Unlike the account with Thomas, Jesus will not specifically show us the evidence we may request to validate our faith. So from where does our evidence come? According to Romans 10:17, "So then faith cometh by hearing, and hearing by the word of God." Our evidence is found in the Bible. The passage of Scripture that records Thomas receiving evidence of the risen Savior acts as our evidence, as do all other passages of Scripture. This evidence then develops into our faith. Notice John 20:30-31, "And many other signs truly did Jesus in the presence of his disciples, which are not written in this book: But these are written, that ye might believe that Jesus is the Christ, the Son of God; and that believing ye might have life through his name." The word these in verse thirty-one refers to events in the life of Jesus. In verse thirty, we are told Jesus did more than was recorded in the book. John 21:25 tells of this as well. It adds, "If they should be written every one, I suppose that even the world itself could not contain the books that should be written." The emphasis, however, is the acts recorded are here as evidence to validate our faith.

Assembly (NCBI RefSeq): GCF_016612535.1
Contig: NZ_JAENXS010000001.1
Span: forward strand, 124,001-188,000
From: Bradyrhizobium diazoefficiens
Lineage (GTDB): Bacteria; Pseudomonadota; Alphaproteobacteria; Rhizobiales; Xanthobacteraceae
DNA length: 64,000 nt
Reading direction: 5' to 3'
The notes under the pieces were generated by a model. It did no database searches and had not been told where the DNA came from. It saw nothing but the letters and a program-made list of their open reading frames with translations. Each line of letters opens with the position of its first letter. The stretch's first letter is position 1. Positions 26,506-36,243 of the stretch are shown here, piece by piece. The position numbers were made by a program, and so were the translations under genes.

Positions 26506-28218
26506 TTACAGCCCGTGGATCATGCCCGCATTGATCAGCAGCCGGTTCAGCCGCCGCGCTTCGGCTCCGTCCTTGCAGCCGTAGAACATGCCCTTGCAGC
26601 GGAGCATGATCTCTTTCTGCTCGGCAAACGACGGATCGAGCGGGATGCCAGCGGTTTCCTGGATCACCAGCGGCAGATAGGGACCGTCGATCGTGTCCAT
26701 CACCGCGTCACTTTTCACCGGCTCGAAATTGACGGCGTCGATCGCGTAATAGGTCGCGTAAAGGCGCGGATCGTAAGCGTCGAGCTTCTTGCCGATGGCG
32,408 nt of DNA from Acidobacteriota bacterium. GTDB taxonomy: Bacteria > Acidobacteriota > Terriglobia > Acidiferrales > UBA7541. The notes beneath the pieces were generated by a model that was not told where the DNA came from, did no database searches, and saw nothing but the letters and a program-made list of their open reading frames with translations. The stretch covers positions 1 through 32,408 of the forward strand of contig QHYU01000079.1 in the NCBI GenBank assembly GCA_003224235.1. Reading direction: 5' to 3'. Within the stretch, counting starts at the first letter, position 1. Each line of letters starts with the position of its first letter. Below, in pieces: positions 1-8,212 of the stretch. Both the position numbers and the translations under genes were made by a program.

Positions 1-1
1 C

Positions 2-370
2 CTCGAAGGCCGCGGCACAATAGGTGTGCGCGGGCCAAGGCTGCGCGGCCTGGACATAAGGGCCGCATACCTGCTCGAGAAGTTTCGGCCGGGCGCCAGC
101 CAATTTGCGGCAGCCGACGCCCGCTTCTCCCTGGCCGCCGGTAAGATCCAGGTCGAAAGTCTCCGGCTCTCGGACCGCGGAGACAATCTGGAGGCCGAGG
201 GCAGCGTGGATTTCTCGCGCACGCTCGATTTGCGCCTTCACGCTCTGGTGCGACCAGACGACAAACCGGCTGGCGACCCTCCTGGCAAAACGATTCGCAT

Our faith is vitally important. Consider Romans 5:1-2. In this text, the Greek word used for justified means "to render just, innocent" (New Exhaustive). Faith gives us access to the grace of God. Grace gives us access to peace with God, which is justification. Peace with God is salvation--eternal life in heaven with God. Another verse that shows the necessity of faith is John 8:24. The text there says we will suffer a spiritual death if we do not believe, or have faith in, Jesus as the Messiah. Further, Hebrews 11:6 tells us it is utterly impossible to please God without faith, for having faith leads to the spiritual reward. The Scriptures show us a Bible faith is absolutely necessary for salvation.